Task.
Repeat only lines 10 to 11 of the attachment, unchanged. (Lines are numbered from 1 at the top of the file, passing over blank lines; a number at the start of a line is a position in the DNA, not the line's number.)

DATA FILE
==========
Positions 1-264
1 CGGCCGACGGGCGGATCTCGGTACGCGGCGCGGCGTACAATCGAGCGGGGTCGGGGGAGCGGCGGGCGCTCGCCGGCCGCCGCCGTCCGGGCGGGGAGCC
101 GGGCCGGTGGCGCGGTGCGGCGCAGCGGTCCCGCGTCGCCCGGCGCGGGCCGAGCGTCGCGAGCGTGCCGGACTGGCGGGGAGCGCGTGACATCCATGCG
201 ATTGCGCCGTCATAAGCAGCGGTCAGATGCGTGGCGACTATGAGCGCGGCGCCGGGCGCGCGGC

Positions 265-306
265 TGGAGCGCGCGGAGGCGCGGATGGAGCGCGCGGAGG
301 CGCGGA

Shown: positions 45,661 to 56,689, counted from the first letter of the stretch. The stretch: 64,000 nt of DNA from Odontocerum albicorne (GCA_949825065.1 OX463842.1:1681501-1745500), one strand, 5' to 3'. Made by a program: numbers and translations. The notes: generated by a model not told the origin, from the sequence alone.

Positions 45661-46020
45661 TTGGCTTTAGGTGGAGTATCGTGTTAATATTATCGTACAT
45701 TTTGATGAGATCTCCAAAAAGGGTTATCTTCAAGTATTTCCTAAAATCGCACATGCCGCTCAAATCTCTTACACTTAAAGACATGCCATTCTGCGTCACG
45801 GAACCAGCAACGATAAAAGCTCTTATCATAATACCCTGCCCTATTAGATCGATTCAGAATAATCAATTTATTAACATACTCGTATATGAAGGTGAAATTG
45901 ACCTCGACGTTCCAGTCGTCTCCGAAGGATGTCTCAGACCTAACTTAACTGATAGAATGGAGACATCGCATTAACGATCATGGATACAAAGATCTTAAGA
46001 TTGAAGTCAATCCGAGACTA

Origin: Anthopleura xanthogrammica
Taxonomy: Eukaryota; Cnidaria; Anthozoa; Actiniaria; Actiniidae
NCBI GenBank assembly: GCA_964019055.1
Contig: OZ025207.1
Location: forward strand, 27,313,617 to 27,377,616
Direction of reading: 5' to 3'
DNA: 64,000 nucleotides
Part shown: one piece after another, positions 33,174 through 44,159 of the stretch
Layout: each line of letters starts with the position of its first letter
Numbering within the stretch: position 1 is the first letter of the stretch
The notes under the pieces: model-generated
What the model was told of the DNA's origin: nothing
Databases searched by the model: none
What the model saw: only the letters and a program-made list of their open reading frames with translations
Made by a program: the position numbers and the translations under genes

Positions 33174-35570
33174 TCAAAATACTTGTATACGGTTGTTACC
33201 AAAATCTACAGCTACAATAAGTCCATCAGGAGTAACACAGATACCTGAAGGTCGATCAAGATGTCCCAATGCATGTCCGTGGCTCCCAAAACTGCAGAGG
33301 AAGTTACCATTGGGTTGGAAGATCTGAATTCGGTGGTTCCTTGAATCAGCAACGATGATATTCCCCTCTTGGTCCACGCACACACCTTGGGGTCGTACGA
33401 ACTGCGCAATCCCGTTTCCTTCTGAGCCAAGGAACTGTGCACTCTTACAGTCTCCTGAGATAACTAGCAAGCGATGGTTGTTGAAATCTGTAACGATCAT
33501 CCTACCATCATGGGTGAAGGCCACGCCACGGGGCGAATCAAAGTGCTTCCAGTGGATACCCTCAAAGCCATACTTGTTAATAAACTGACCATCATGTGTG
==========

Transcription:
45661 TTGGCTTTAGGTGGAGTATCGTGTTAATATTATCGTACAT
45701 TTTGATGAGATCTCCAAAAAGGGTTATCTTCAAGTATTTCCTAAAATCGCACATGCCGCTCAAATCTCTTACACTTAAAGACATGCCATTCTGCGTCACG